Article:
West Kootenay sees above seasonal hot and dry conditions; Watering restricted to two days per week effective immediately
Following water shortages in 2015, Council, anticipating more long hot dry summers, amended its water bylaw to set normal watering periods as mornings and evenings every second day, depending on your street address. This is the new normal watering period and restrictions are applied to this base.
Above seasonal hot and dry conditions are forecasted to continue through the next two weeks or longer. The Province is also in a state of emergency in regards to wildfires. In response to the current hot and dry conditions, the City of Nelson has implemented a Level 1 Mandatory Water Conservation for all users serviced by the municipal drinking water system. This means watering only two times per week.
Thunderstorms and rainfall help in the short term to temporarily replenish our source water, but this season’s historically deep snow pack is rapidly diminishing. This snowpack is the key to maintaining baseflow in our creeks which are the only source of our municipal water. The hot weather will reduce the creek flows and impact water availability to the public and for fire protection.
During the summer domestic water usage in Nelson peaks and can increase by as much as 50 percent compared to cooler months, but water restrictions and conservation have historically had a big impact and help us through this time. In 2015 we faced a similar extended period of dry and hot weather, which strained our water supplies. By implementing water restrictions; progressively moving from Level 1 to 3, residents complied and the City saw water use decline by 50 percent despite 6 weeks of hot temperatures and little rain.
The City’s main water source — Five Mile Creek — is currently experiencing heavy water demand and, in response, the City is tapping into its secondary water sources to augment supply. Anderson Creek is now online, and Selous Creek is also being prepared and will be online shortly.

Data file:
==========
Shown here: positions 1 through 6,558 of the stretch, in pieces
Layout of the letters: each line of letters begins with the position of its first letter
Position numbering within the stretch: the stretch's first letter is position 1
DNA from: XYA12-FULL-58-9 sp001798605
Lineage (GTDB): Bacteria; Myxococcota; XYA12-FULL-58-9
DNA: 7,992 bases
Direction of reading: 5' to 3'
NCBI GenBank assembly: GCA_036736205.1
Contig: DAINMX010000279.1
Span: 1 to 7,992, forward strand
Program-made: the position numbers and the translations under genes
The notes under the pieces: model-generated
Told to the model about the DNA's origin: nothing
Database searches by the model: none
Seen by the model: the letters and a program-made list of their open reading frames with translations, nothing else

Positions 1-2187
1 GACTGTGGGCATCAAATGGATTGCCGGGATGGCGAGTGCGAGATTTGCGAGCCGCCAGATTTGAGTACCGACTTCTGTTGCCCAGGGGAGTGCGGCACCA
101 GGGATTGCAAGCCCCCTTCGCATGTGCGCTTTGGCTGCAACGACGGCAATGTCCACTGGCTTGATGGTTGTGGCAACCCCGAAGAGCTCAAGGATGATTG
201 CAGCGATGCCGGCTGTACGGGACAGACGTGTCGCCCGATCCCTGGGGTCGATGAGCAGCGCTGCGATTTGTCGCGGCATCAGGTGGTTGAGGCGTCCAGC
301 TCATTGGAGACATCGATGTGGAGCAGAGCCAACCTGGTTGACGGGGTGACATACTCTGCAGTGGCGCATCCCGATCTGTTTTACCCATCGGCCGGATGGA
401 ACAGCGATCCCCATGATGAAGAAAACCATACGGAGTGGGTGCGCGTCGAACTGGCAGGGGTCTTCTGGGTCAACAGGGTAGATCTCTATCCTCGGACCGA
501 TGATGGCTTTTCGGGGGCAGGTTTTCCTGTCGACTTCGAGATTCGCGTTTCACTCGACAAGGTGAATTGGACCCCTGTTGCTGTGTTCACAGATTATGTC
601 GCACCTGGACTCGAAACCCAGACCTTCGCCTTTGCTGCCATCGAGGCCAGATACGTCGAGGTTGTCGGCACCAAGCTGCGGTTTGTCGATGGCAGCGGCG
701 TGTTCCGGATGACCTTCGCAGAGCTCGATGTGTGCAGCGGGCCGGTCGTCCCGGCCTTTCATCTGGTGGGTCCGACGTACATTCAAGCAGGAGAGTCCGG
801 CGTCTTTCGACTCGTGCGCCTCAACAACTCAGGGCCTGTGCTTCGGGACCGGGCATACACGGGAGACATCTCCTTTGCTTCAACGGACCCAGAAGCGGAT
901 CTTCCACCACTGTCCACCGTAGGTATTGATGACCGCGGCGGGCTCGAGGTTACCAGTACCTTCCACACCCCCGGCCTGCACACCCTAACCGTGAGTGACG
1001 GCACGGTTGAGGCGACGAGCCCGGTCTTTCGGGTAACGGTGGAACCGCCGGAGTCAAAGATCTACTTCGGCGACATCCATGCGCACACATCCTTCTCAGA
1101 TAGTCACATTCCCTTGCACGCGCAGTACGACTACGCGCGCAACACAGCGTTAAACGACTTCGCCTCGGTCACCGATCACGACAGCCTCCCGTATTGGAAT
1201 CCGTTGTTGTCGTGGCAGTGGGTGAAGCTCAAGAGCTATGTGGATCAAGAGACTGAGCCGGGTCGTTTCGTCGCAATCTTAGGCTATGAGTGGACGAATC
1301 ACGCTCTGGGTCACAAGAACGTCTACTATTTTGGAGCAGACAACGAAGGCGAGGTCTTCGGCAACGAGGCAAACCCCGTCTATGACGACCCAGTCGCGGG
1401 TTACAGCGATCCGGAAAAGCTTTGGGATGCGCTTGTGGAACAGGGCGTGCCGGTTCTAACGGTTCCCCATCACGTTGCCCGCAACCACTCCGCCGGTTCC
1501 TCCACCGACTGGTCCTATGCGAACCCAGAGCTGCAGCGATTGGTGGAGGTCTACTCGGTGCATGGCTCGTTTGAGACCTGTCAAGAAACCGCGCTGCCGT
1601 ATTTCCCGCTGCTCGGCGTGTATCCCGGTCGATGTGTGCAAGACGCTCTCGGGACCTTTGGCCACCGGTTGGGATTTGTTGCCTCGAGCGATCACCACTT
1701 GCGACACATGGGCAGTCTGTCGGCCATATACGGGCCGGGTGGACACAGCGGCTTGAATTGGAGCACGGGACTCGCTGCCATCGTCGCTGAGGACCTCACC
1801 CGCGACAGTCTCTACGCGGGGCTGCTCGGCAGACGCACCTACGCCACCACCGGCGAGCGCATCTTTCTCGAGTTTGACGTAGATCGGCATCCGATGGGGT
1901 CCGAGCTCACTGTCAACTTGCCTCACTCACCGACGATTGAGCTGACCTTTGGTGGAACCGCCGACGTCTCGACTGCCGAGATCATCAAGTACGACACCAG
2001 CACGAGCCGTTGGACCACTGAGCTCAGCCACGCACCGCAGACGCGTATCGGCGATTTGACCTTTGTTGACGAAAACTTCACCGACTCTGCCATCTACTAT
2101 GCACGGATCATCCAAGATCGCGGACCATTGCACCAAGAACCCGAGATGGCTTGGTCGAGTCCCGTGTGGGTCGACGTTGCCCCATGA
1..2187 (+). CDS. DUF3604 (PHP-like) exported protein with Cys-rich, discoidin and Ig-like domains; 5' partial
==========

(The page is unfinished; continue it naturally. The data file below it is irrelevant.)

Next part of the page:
What is the City doing to conserve its own water? Replacing water mains has greatly reduced water loss in our water system. Many of the largest parks and public spaces in Nelson, including Lakeside Park, Lakeside sport fields, Davies Park and Nelson Memorial Park Cemetery are irrigated using-non potable lake water. Flower beds and hanging baskets are hand-watered to ensure just the right amount of water is used so water is not wasted. A water conservation program has been implemented which includes hiring a water ambassador to work directly with citizens. City flush trucks also use non-potable water. Despite growth, the community has reduced its water usage on average, by 10% from 2009 levels.
For residents, conserving water under the Level 1 Water Restrictions is simple – if you have an even # address you are permitted to water via sprinkler or irrigation system ONLY on Wednesdays and Saturdays during the hours of 4:00am-9:00am and 7:00pm-10:00pm.
If you have an odd # address you can water via sprinkler or irrigation system ONLY on Thursday and Sunday during the hours of 4:00am-9:00am and 7:00pm-10:00pm.
There are no restrictions on hand watering if you use a shut-off nozzle. If you have new sod or plantings and wish to water outside of these hours, you require a permit and can contact the City of Nelson Public Works Department via email firstname.lastname@example.org
Mayor Kozak states “We were able to manage through a long dry summer in 2015 and when called upon the community reduced its summer water use by 50% and I am confident that we can do this again.” Kozak goes on to say “With the wildfires burning throughout the interior I know we all will do our part in protecting our water supply.”
For general information on Water Conservation in Nelson visit the City’s Facebook Page https://www.facebook.com/thecityofnelson/
For full details on Water Restrictions visit http://www.nelson.ca/EN/main/services/operations/water/water-restrictions.html
For more information on Water Conservation visit http://www.nelson.ca/EN/main/services/operations/water/water-conservation-.html